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I am designing a device in which will have a phone with a USB-C port (host) connected to a USB 2.0 device (OTG mode). When the phone is connected to the device, it provides power to the device. I would like that when I connect a charger, the phone becomes a power sink rather than a source (and of course power to the USB 2.0 device is also maintained) so that it can be charged.

I have read this whitepaper and I know I need atleast a USB Type C port controller that supports Dual Role Power. For now, I do not care about USB PD. I have concluded that the TUSB320 will probably get the job done and I would like someone to confirm that the reference design below is in fact what I am looking for.

This is my planned design (and understanding). I would connect D+,D-,GND and 5V to my USB 2.0 device, connect the ID pin to a logic level FET (Source to 5V, Drain to VBUS). When no charger is present, the CC and ID pins will be set such that the phone provides 5V through the FET to the USB 2.0 device. When a charger is connected on VBUS, the CC pins will be set such that the phone sinks the power. My VBUS will be 5V.

Will this design work?

enter image description here

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  • \$\begingroup\$ Can you define all the interface specs and tolerances? \$\endgroup\$ Aug 10 at 16:05
  • \$\begingroup\$ @TonyStewartEE75, I am not sure I understand your question. In general, I just want to implement a USB-C compliant device. My only hard requirement is >=500mA charging current which is the minimum possible USB 2.0 gives (but can be increased by programming the TUSB320) \$\endgroup\$
    – mbyamukama
    Aug 10 at 17:44
  • \$\begingroup\$ It appears to be the correct use of the CC controller to provide dual mode power. \$\endgroup\$ Aug 10 at 18:09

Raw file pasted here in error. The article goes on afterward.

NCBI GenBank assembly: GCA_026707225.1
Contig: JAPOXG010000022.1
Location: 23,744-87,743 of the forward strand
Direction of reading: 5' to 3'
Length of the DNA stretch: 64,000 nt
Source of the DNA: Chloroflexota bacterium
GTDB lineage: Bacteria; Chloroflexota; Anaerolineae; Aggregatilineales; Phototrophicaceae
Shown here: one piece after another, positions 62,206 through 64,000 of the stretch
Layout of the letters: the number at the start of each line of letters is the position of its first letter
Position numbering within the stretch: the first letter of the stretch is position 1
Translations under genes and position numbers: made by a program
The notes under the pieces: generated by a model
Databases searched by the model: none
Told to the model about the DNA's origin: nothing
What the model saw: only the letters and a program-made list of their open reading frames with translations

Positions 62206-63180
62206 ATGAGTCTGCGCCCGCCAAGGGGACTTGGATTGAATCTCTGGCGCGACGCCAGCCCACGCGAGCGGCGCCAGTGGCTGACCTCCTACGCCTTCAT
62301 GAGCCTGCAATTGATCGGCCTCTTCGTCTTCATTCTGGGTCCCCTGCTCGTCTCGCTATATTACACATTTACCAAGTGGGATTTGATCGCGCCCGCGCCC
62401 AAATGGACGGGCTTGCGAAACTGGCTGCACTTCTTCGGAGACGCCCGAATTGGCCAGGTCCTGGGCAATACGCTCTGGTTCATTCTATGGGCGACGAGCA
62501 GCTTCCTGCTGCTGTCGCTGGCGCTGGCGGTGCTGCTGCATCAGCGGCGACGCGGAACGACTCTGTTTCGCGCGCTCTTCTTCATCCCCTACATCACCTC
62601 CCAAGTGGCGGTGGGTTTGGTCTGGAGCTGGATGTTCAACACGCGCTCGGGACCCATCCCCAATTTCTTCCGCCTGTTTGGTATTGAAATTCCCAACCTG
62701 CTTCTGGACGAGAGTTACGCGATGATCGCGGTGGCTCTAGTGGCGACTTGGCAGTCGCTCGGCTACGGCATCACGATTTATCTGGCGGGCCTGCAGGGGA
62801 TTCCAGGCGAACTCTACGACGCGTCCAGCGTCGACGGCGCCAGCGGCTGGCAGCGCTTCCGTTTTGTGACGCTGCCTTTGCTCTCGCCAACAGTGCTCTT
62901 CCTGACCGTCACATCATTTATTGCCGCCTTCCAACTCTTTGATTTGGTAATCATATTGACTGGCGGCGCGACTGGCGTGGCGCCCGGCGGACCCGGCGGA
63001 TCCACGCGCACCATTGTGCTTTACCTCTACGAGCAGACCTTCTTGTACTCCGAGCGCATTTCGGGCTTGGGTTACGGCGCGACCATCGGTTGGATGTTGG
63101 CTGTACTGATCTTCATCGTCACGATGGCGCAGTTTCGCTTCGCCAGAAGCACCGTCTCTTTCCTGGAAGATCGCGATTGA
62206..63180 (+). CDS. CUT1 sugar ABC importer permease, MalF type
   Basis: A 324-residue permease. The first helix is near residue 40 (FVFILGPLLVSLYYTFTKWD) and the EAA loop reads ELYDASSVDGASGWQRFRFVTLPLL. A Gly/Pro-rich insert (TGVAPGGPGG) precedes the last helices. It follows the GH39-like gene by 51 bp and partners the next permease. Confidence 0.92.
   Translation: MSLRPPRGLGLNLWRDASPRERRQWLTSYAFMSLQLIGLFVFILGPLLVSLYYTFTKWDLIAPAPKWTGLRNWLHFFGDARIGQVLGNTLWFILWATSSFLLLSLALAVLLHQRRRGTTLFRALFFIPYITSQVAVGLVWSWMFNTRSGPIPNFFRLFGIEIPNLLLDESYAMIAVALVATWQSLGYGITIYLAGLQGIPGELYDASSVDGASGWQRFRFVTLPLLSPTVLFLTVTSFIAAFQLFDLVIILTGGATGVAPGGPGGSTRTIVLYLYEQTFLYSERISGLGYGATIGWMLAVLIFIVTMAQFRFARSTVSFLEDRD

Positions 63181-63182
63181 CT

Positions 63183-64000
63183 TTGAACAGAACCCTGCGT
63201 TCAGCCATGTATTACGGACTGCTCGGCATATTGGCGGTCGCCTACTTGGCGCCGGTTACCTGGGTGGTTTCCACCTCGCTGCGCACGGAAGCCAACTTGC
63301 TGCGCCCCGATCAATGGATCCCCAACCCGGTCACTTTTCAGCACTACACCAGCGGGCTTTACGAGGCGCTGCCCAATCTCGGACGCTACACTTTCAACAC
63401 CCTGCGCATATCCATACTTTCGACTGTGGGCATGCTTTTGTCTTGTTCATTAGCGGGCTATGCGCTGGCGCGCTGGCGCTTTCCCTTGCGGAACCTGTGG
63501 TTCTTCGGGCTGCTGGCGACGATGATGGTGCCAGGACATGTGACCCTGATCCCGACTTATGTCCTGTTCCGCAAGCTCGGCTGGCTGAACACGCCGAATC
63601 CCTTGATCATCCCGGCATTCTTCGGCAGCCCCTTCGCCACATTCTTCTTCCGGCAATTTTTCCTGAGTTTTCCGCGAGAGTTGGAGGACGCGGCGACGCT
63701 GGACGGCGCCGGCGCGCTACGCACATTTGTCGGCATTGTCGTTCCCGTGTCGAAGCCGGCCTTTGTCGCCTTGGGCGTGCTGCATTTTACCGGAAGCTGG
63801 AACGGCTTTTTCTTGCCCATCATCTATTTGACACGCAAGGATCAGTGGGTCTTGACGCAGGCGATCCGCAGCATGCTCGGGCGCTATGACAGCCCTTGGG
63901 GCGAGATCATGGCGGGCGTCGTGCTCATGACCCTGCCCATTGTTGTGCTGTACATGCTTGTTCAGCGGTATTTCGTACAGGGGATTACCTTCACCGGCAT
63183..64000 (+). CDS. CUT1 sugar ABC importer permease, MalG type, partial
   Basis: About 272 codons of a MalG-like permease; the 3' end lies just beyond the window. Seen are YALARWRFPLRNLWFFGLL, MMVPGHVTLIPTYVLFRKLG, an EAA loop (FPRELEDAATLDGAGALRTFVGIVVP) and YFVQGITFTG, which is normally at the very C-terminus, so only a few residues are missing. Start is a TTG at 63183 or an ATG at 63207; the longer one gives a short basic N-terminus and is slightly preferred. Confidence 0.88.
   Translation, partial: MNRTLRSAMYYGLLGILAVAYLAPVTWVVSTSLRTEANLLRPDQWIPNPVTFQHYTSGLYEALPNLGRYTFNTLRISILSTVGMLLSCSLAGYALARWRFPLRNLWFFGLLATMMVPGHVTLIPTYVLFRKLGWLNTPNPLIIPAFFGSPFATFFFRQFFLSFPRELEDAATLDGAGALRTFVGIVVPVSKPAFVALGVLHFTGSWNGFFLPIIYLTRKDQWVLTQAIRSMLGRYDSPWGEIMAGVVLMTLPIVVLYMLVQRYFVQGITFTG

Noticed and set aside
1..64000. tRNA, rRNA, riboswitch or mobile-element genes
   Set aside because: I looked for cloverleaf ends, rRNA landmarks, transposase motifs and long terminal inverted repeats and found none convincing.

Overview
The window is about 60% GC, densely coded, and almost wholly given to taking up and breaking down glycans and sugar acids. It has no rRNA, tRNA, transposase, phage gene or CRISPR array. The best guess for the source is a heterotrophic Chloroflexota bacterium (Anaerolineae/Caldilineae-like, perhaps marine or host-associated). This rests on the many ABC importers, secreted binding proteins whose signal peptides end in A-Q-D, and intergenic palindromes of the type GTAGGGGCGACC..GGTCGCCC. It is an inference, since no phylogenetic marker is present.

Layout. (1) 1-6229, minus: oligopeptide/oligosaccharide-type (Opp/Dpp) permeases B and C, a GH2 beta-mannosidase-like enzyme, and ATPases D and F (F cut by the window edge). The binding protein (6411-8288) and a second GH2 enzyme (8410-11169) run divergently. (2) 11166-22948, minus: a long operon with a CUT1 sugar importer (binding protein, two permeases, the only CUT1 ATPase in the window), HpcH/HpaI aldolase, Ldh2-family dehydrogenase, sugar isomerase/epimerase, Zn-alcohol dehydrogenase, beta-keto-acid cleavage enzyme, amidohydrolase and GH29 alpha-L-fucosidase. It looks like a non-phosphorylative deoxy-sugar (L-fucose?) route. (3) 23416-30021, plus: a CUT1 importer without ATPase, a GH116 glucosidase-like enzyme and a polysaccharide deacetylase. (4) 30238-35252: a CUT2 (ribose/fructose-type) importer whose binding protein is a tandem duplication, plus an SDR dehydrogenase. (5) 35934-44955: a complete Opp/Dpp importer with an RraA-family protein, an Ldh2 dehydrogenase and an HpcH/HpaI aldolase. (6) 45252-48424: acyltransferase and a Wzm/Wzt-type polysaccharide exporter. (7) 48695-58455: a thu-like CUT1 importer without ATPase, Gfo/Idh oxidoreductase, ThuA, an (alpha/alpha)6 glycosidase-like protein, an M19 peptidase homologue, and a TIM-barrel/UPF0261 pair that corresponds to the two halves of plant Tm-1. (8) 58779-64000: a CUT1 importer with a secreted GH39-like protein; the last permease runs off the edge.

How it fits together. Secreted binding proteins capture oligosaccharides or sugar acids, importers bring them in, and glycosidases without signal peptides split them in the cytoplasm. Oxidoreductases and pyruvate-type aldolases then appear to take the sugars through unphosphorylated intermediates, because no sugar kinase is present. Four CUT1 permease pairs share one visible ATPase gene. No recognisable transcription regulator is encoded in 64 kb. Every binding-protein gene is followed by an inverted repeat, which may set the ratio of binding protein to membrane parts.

• \$\begingroup\$ How does the chip get VDD the first time though? It looks like we may have to wait until an OTG connection has been made to get a 5V rail from the phone to power the chip. So I wonder how the controller knows who is supplying VBUS when a charger is connected. \$\endgroup\$
    – mbyamukama
    Aug 10 at 20:42
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Very quickly, there are challenges to your design.

I have read this whitepaper and I know I need atleast a USB Type C port controller that supports Dual Role Power. For now, I do not care about USB PD

You must implement USB PD in your design. USB PD is required because your intended ultimate state involves your phone acting as a Power Sink, while simultaneously acting as a Data Host (or DFP).

Whenever power and data are reversed independently of each other (without PD, the only allowed states are SRC/DFP and SNK/UFP), you must use one of USB PD's *_Swap processes.

In your case, you want your phone to end up as a SNK/DFP, and your board to end up as a SRC/UFP.

See page 3 of the whitepaper you posted, and look for the words "data-role swap" and "power-role swap".

I have concluded that the TUSB320 will probably get the job done and I would like someone to confirm that the reference design below is in fact what I am looking for.

You can use the TUSB320, but you also have to make sure to program the firmware of the chip to enable USB PD, and to enable the correct Swap processes.

Furthermore, your design actually requires TWO controllers, because your proposed architecture allows for the connection of a USB-C charger, which you have to have a chip like the TUSB320 to negotiate with as a sink on the other side.

Basically, you're building a pass-through charging portable USB docking station.

You're basically buliding this, sans the video side of it: https://www.apple.com/shop/product/MUF82AM/A/usb-c-digital-av-multiport-adapter

It has a USB-A port that supplies 5V power from the host when no charger is connected, when you connect the charger to the USB-C receptacle, power roles are reversed, but 5V is not interrupted on the USB-A.

You're building a complex product.

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  • \$\begingroup\$ Coming back to you on this. Thanks for your answer. We were able to use the LDR6023C from the Shenzen Legendary Tech. Company. This is a firmware-free solution that enables simultaneous charging and OTG (USB 2.0/3.0) \$\endgroup\$
    – mbyamukama
    Nov 16 at 22:32

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